There are traditional methods of promotion in getting the word out: flyers, handouts, posters, press releases to the media and youth serving organizations, online newsletters, social media, email blasts and so on.
Then there is the more subtle - and I might suggest more successful - methods of simple word-of-mouth advocacy. The information we relay while on the desk working with patrons AND wherever we see our community members - at the grocery store, place of worship, gym, bar, 5K, trail or across the fence - becomes a personal invitation that's hard to turn down.
I've seen some great examples of this over the years:
- An early literacy librarian who inevitably found her way to each new parent she saw (whether at the library or outside in her civilian life), cooed over their baby and personally invited them to baby storytime. She always carried a business card with the days and times of our storytimes to leave with the family. Our storytimes never lacked for attendees.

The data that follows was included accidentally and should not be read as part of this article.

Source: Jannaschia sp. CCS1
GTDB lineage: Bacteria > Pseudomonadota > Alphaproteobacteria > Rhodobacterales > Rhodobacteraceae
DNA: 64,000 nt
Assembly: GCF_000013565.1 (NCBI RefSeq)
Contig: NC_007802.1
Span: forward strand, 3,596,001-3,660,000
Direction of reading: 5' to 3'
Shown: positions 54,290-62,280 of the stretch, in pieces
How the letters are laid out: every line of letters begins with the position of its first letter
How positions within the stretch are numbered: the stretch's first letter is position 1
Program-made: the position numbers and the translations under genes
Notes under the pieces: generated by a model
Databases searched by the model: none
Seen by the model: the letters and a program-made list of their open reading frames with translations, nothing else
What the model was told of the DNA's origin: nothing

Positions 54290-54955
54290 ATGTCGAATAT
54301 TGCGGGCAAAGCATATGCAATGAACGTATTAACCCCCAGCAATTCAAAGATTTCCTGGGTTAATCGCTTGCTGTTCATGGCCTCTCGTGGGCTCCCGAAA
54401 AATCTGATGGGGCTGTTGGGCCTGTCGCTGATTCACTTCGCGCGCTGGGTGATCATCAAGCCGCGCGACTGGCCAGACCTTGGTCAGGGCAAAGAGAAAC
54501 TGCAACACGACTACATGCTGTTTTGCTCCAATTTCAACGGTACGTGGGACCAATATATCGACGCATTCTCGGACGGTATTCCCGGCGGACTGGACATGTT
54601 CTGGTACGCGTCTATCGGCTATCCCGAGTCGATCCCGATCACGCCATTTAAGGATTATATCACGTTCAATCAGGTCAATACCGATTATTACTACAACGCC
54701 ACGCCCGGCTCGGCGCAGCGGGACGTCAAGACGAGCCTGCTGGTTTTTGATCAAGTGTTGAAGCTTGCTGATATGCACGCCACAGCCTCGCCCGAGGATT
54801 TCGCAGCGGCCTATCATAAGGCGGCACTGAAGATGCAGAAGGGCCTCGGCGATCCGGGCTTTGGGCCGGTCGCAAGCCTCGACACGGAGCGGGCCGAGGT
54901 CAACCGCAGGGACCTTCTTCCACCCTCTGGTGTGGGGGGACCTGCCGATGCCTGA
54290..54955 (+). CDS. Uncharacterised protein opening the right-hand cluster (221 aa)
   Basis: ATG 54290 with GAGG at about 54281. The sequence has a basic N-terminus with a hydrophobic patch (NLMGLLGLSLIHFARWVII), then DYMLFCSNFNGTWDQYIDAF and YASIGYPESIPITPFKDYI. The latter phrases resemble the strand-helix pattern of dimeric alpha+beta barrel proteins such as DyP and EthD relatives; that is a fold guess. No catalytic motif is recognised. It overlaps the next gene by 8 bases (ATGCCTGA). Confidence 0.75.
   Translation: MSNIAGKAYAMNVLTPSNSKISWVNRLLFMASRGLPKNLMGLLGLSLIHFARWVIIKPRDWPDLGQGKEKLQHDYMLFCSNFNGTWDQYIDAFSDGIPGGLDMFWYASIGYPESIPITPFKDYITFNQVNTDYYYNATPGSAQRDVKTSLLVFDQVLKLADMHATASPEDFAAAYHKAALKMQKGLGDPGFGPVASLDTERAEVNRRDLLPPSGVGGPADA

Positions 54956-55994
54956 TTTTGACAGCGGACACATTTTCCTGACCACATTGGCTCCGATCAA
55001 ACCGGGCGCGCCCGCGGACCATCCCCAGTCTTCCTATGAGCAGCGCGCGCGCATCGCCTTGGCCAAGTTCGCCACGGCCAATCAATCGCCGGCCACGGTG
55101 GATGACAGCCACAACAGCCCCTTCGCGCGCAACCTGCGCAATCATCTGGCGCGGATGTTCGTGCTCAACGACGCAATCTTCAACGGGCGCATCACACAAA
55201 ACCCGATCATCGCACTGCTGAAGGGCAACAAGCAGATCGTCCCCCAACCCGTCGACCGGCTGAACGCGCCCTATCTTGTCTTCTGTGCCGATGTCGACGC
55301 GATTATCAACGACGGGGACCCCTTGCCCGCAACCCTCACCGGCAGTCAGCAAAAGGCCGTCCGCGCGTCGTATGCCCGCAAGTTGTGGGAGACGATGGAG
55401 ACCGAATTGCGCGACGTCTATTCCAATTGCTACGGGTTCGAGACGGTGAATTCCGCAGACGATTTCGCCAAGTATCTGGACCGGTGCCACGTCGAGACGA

- Desk assistants who, while checking people out, always mentioned upcoming programs of interest to their various children. They relayed excitement and a hint of the fun to come. Our programs were always full of eager kids.
- Storytime presenters who, when interest in 1000 Books initiative started to falter, promoted the program in their sessions. Sign-ups and participation perked up again.
- Librarians attending community meetings chatting about our programs and services with tablemates and putting our literacy efforts out front for people to discover. Amazing opportunities resulted.
Like any kind of advocacy, these personal conversations and invites work best if they are ongoing and consistent. Once word-of-mouth promotion becomes a habit for staff, it's as easy as falling off a log to promote services, programs and initiatives. And the results can be amazing!